Between AD 700 and 1400, the city of Cahokia gradually rose from the floodplain of the Mississippi River to become the largest city north of Mexico. Across 6 square miles, its population of 20,000 people worked together to create a thriving community grounded in astronomy, agriculture, and economics. To this end, they erected large, lasting structures such as an enormous wooden calendar that notified citizens about the changes of the seasons. Giant earthen mounds served as the foundation of the city and the site of the big mud fight that decided the mayoral election each year.
Through careful excavation, research, and reconstruction, the Cahokia Mounds Museum Society aims to preserve the site and educate visitors about its importance. During visits, guests on self-guided tours can explore 800 acres of the city, including the 100-foot-tall Monks Mound and Woodhenge, the giant calendar.
Skyview Drive-In Theater, opened in 1949, has weathered the ravages of multiple tornados, enduring as a two-screen throwback to old-school cinema. When the sun sets, the twin screens display double features of recent Hollywood releases in clear digital format, while FM radio simulcasts the soundtracks. The viewing area—organized so taller cars never cut off smaller cars' sightlines—borders a playground for youngsters and a concession stand with classic movie snacks. Celebrating its roots, the theater occasionally hosts class classic car (defined as 1987 or older) night where the driver is admitted free. For first-timers, Skyview Drive-In offers thorough responses to FAQs.
UMP Late Models, UMP modifieds, and three other racing models hurtle past spectators on laps around Belle-Clair Speedway's 1/5–mile dirt oval track during the two- or three-wide races held from mid-March to October. During a smattering of special events throughout the season, fans cheer on the diminutive POWRi Midgets, POWRi Micro Sprints, and pogo sticks hitched to Lamborghini engines as they whip around the track. Belle-Clair Speedway hosts promotional activities at every race, ranging from cash and T-shirt giveaways for adults to bike races for kids.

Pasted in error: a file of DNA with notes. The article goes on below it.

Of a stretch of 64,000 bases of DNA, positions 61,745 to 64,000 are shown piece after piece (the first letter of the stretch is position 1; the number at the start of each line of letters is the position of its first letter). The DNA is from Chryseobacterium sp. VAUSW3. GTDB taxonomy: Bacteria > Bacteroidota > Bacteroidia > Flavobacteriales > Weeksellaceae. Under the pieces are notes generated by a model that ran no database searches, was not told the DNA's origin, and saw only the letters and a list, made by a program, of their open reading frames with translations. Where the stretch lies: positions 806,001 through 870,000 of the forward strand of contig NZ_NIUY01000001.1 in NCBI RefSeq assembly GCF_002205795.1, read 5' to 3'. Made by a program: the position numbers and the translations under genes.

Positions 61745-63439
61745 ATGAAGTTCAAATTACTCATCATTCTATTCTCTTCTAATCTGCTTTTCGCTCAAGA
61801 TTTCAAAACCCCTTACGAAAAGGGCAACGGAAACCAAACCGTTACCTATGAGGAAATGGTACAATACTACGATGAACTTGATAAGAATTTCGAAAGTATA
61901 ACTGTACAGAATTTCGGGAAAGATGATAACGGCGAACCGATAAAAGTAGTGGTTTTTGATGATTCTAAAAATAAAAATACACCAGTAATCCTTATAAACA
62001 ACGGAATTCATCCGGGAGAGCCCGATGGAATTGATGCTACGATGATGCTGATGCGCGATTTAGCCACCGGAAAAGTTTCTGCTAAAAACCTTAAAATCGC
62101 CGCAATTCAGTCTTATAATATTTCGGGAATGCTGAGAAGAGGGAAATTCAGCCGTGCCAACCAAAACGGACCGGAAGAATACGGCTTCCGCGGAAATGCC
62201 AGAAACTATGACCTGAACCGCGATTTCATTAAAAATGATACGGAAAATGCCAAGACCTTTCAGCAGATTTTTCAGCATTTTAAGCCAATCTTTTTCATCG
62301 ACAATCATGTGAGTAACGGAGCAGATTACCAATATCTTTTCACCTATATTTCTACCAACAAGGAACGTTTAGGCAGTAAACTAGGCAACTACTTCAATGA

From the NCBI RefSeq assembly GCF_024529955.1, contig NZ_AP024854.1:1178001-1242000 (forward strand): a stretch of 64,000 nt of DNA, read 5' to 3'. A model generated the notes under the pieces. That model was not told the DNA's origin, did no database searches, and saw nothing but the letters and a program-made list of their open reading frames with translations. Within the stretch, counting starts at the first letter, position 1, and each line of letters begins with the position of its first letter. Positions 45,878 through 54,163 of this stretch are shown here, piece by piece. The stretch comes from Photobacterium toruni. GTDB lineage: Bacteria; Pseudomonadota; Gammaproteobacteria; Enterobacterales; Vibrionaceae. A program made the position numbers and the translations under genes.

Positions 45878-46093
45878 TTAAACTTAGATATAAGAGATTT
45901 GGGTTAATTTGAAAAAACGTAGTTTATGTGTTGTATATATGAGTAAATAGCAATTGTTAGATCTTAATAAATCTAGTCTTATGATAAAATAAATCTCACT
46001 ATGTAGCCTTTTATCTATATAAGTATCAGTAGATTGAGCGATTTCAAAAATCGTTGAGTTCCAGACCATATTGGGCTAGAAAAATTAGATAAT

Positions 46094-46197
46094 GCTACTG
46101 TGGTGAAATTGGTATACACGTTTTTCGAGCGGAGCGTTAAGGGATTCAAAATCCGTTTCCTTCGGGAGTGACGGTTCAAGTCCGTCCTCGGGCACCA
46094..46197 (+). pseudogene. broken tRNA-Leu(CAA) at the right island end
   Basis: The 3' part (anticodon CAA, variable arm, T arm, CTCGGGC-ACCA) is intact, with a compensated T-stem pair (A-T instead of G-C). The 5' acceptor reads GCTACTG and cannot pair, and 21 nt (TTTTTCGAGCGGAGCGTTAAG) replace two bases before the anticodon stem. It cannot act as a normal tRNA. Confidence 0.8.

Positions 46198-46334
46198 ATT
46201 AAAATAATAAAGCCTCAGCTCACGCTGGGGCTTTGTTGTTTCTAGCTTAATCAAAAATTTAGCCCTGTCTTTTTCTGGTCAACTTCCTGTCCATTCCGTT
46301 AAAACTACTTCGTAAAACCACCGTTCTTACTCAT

With a combined 82 lanes, the St. Clair and Bel-Air Bowling Centers send pins toppling through open bowling, leagues, and other events. St. Clair's pro shop, first opened in 1977, doles out high-quality equipment, service, and enforced timeouts for rebellious pins, and the Beer Frame Lounge allows bowlers to stop for a pint while gazing down at the lanes. Pizzas, adorned with unlimited toppings, sail from the oven onto the plates of waiting guests of St. Clair Bowl, and a homestyle soup bar fills bowls and bellies in Bel Air Bowl's restaurant.
Lotus Arts Studio's classes are a medley of swinging hips, frolicking feet, and flittering fingers. Owner Lauren Haas, a professional belly dancer, shares her Egyptian-style training with students who are interested in belly dancing and possess their own bellies. Highly skilled yoga instructors help yogis and neophyte benders pose, stretch, and sweat while Zumba, the Latin-inspired cardio dance class, spicies up stale workout routines and Bollywood classes fuse classical Indian dance styles with popular Western styles. At Lotus, wallflowers learn to gleefully waltz, tango, cha-cha, and bunny hop onto dance floors, as classes are ideal for individuals with no dance experience or more than one left foot. Registration is required and classes convene once a week. Check out the class schedule for a full list of classes and times.
The trainers at The Boxing Gym help clients use their natural assets to get into shape: namely, two fists and a little bit of stress to take out on a punching bag. They splice their boxing and kickboxing lessons with calisthenics, push-ups, and jump roping, keeping the workout fast and varied, and always returning to combative techniques. Beyond the realm of fitness, they also help prepare fighters for the ring with MMA training in the form of submission-grappling lessons and full-speed, pad-assisted kickboxing.